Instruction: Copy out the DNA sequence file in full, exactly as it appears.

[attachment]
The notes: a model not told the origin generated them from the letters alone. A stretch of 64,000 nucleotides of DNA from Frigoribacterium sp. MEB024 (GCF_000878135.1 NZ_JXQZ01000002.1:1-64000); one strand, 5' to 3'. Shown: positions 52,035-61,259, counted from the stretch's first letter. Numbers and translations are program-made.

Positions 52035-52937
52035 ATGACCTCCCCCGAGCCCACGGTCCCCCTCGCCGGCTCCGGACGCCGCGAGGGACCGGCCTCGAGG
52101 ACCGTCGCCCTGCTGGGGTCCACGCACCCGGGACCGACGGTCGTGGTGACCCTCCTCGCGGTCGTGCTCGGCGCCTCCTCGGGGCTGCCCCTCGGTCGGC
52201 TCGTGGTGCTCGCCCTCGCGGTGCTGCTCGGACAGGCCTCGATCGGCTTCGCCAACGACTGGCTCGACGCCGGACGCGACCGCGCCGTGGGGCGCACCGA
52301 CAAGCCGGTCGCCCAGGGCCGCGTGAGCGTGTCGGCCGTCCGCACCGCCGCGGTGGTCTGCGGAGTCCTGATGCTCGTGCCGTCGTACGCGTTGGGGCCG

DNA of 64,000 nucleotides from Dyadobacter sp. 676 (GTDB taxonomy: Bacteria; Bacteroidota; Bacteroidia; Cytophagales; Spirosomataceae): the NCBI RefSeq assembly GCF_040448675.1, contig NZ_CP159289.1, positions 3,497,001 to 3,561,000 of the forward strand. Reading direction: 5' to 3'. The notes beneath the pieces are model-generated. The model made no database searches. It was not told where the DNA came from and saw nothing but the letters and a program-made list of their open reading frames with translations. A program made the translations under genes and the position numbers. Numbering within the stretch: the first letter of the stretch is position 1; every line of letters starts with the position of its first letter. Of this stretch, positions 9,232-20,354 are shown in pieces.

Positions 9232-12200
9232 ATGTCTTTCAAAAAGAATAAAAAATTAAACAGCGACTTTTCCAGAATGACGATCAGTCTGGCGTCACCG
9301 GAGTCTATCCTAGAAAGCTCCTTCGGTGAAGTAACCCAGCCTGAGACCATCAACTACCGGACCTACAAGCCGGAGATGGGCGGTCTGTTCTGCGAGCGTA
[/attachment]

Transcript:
The notes: a model not told the origin generated them from the letters alone. A stretch of 64,000 nucleotides of DNA from Frigoribacterium sp. MEB024 (GCF_000878135.1 NZ_JXQZ01000002.1:1-64000); one strand, 5' to 3'. Shown: positions 52,035-61,259, counted from the stretch's first letter. Numbers and translations are program-made.

Positions 52035-52937
52035 ATGACCTCCCCCGAGCCCACGGTCCCCCTCGCCGGCTCCGGACGCCGCGAGGGACCGGCCTCGAGG
52101 ACCGTCGCCCTGCTGGGGTCCACGCACCCGGGACCGACGGTCGTGGTGACCCTCCTCGCGGTCGTGCTCGGCGCCTCCTCGGGGCTGCCCCTCGGTCGGC
52201 TCGTGGTGCTCGCCCTCGCGGTGCTGCTCGGACAGGCCTCGATCGGCTTCGCCAACGACTGGCTCGACGCCGGACGCGACCGCGCCGTGGGGCGCACCGA
52301 CAAGCCGGTCGCCCAGGGCCGCGTGAGCGTGTCGGCCGTCCGCACCGCCGCGGTGGTCTGCGGAGTCCTGATGCTCGTGCCGTCGTACGCGTTGGGGCCG

DNA of 64,000 nucleotides from Dyadobacter sp. 676 (GTDB taxonomy: Bacteria; Bacteroidota; Bacteroidia; Cytophagales; Spirosomataceae): the NCBI RefSeq assembly GCF_040448675.1, contig NZ_CP159289.1, positions 3,497,001 to 3,561,000 of the forward strand. Reading direction: 5' to 3'. The notes beneath the pieces are model-generated. The model made no database searches. It was not told where the DNA came from and saw nothing but the letters and a program-made list of their open reading frames with translations. A program made the translations under genes and the position numbers. Numbering within the stretch: the first letter of the stretch is position 1; every line of letters starts with the position of its first letter. Of this stretch, positions 9,232-20,354 are shown in pieces.

Positions 9232-12200
9232 ATGTCTTTCAAAAAGAATAAAAAATTAAACAGCGACTTTTCCAGAATGACGATCAGTCTGGCGTCACCG
9301 GAGTCTATCCTAGAAAGCTCCTTCGGTGAAGTAACCCAGCCTGAGACCATCAACTACCGGACCTACAAGCCGGAGATGGGCGGTCTGTTCTGCGAGCGTA